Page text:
Key Concepts

Review core concepts you need to learn to master this subject

C# Arrays

// `numbers` array that stores integers int[] numbers = { 3, 14, 59 }; // 'characters' array that stores strings string[] characters = new string[] { "Huey", "Dewey", "Louie" };

In C#, an array is a structure representing a fixed length ordered collection of values or objects with the same type.

Arrays make it easier to organize and operate on large amounts of data. For example, rather than creating 100 integer variables, you can just create one array that stores all those integers!

Declaring Arrays

// `numbers` array that stores integers int[] numbers = { 3, 14, 59 }; // 'characters' array that stores strings string[] characters = new string[] { "Huey", "Dewey", "Louie" };

A C# array variable is declared similarly to a non-array variable, with the addition of square brackets ([]) after the type specifier to denote it as an array.

The new keyword is needed when instantiating a new array to assign to the variable, as well as the array length in the square brackets. The array can also be instantiated with values using curly braces ({}). In this case the array length is not necessary.

Declare and Initialize array

// `numbers` array that stores integers int[] numbers = { 3, 14, 59 }; // 'characters' array that stores strings string[] characters = new string[] { "Huey", "Dewey", "Louie" };

In C#, one way an array can be declared and initialized at the same time is by assigning the newly declared array to a comma separated list of the values surrounded by curly braces ({}). Note how we can omit the type signature and new keyword on the right side of the assignment using this syntax. This is only possible during the array’s declaration.

Array Element Access

// `numbers` array that stores integers int[] numbers = { 3, 14, 59 }; // 'characters' array that stores strings string[] characters = new string[] { "Huey", "Dewey", "Louie" };

In C#, the elements of an array are labeled incrementally, starting at 0 for the first element. For example, the 3rd element of an array would be indexed at 2, and the 6th element of an array would be indexed at 5.

A specific element can be accessed by using the square bracket operator, surrounding the index with square brackets. Once accessed, the element can be used in an expression, or modified like a regular variable.

C# Array Length

// `numbers` array that stores integers int[] numbers = { 3, 14, 59 }; // 'characters' array that stores strings string[] characters = new string[] { "Huey", "Dewey", "Louie" };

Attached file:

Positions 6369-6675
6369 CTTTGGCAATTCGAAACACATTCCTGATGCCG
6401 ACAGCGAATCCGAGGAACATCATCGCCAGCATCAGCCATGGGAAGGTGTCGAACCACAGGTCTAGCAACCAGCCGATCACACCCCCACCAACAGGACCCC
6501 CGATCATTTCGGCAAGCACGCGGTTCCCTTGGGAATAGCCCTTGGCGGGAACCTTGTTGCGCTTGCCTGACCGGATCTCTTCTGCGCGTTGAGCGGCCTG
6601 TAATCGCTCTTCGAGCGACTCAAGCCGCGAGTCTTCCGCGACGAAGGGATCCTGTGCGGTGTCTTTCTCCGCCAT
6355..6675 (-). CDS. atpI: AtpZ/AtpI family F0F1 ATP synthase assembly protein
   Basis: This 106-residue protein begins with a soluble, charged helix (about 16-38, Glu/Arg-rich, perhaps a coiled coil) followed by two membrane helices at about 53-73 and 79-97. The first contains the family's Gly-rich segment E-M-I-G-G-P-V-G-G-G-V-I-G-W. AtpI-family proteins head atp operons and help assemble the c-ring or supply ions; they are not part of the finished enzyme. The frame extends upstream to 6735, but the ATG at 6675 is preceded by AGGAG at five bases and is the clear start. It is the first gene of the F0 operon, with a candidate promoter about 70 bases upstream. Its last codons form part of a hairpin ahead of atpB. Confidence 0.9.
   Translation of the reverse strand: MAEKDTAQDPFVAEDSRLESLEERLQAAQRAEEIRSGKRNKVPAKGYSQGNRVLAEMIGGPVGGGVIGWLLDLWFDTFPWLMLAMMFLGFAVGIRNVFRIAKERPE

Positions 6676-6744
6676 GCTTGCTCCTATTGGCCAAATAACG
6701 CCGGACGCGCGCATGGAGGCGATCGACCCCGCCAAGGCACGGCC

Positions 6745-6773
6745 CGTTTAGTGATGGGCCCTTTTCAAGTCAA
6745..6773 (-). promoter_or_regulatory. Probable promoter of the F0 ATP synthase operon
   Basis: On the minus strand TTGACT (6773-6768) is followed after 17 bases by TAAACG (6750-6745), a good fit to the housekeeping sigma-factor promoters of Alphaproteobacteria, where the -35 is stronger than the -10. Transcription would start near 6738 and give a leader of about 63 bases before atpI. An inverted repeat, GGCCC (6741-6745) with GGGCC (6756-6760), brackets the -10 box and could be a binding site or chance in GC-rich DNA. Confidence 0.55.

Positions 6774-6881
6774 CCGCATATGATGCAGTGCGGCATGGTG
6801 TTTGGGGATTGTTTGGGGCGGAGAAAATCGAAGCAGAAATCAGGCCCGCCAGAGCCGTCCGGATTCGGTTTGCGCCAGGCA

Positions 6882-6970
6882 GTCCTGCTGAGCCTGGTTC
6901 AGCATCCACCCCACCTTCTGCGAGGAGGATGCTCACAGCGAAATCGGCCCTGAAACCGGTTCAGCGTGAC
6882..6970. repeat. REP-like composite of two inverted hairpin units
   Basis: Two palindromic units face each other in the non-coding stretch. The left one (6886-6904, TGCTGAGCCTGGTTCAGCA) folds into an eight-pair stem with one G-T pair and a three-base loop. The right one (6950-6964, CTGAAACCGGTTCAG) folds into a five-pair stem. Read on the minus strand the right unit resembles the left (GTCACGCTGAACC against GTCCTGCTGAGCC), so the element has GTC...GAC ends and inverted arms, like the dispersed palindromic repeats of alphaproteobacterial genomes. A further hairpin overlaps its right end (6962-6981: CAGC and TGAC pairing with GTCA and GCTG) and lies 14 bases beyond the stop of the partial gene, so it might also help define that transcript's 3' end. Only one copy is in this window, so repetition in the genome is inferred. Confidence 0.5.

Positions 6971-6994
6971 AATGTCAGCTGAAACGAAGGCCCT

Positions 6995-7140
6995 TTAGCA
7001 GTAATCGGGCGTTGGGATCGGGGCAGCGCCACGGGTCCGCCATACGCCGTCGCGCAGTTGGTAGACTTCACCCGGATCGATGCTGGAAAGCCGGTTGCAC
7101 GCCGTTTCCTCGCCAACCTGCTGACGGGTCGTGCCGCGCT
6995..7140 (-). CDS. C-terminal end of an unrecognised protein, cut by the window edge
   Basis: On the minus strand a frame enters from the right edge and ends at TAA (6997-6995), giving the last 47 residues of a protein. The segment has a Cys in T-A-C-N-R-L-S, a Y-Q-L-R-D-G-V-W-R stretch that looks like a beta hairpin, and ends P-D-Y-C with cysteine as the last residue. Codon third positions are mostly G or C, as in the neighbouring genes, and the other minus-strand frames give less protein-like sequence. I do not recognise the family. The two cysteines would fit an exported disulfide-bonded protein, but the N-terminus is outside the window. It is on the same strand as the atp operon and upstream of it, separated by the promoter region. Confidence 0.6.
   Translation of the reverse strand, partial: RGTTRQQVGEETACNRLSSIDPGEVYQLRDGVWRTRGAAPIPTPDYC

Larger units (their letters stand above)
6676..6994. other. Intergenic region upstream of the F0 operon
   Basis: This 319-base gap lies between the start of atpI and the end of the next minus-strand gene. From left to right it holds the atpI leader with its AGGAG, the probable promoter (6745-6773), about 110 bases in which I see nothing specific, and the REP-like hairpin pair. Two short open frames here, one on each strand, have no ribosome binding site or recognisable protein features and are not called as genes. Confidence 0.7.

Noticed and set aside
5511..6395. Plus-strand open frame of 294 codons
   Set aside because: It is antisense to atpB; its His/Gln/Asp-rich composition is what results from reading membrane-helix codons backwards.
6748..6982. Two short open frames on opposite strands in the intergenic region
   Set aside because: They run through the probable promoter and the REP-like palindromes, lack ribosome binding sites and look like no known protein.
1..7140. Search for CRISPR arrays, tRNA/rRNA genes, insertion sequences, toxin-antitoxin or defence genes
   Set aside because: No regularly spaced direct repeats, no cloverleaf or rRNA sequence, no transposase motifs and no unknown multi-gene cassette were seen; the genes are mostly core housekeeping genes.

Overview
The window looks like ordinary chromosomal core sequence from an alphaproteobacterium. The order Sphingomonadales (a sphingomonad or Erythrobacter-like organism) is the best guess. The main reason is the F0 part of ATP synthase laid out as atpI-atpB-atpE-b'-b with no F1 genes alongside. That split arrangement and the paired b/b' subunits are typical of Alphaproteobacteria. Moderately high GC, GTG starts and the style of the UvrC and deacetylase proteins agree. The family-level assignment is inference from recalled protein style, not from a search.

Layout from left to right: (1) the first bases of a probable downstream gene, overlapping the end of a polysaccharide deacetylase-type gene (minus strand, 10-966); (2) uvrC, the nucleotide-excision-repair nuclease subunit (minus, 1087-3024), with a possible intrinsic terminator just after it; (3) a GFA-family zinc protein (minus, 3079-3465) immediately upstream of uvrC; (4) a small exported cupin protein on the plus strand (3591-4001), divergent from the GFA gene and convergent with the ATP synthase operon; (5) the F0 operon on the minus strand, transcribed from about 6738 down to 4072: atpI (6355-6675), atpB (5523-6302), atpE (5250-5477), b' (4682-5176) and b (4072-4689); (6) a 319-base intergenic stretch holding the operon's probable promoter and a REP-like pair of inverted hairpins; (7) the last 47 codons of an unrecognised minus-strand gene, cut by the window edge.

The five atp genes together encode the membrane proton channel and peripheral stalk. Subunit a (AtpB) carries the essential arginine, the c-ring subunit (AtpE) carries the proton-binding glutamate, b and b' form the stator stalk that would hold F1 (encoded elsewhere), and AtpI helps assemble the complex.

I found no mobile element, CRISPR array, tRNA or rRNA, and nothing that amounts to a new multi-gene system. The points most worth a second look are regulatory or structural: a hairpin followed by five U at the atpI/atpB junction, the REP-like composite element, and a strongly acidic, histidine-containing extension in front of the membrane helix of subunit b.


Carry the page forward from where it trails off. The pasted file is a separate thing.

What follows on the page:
The Length property of a C# array can be used to get the number of elements in a particular array.

C# For Loops

// `numbers` array that stores integers int[] numbers = { 3, 14, 59 }; // 'characters' array that stores strings string[] characters = new string[] { "Huey", "Dewey", "Louie" };

A C# for loop executes a set of instructions for a specified number of times, based on three provided expressions. The three expressions are separated by semicolons, and in order they are:

  • Initialization: This is run exactly once at the start of the loop, usually used to initialize the loop’s iterator variable.
  • Stopping condition: This boolean expression is checked before each iteration to see if it should run.
  • Iteration statement: This is executed after each iteration of the loop, usually used to update the iterator variable.

C# For Each Loop

// `numbers` array that stores integers int[] numbers = { 3, 14, 59 }; // 'characters' array that stores strings string[] characters = new string[] { "Huey", "Dewey", "Louie" };

A C# foreach loop runs a set of instructions once for each element in a given collection. For example, if an array has 200 elements, then the foreach loop’s body will execute 200 times. At the start of each iteration, a variable is initialized to the current element being processed.

A for each loop is declared with the foreach keyword. Next, in parentheses, a variable type and variable name followed by the in keyword and the collection to iterate over.

C# While Loop

// `numbers` array that stores integers int[] numbers = { 3, 14, 59 }; // 'characters' array that stores strings string[] characters = new string[] { "Huey", "Dewey", "Louie" };

In C#, a while loop executes a set of instructions continuously while the given boolean expression evaluates to true or one of the instructions inside the loop body, such as the break instruction, terminates the loop.

Note that the loop body might not run at all, since the boolean condition is evaluated before the very first iteration of the while loop.

The syntax to declare a while loop is simply the while keyword followed by a boolean condition in parentheses.

C# Do While Loop

// `numbers` array that stores integers int[] numbers = { 3, 14, 59 }; // 'characters' array that stores strings string[] characters = new string[] { "Huey", "Dewey", "Louie" };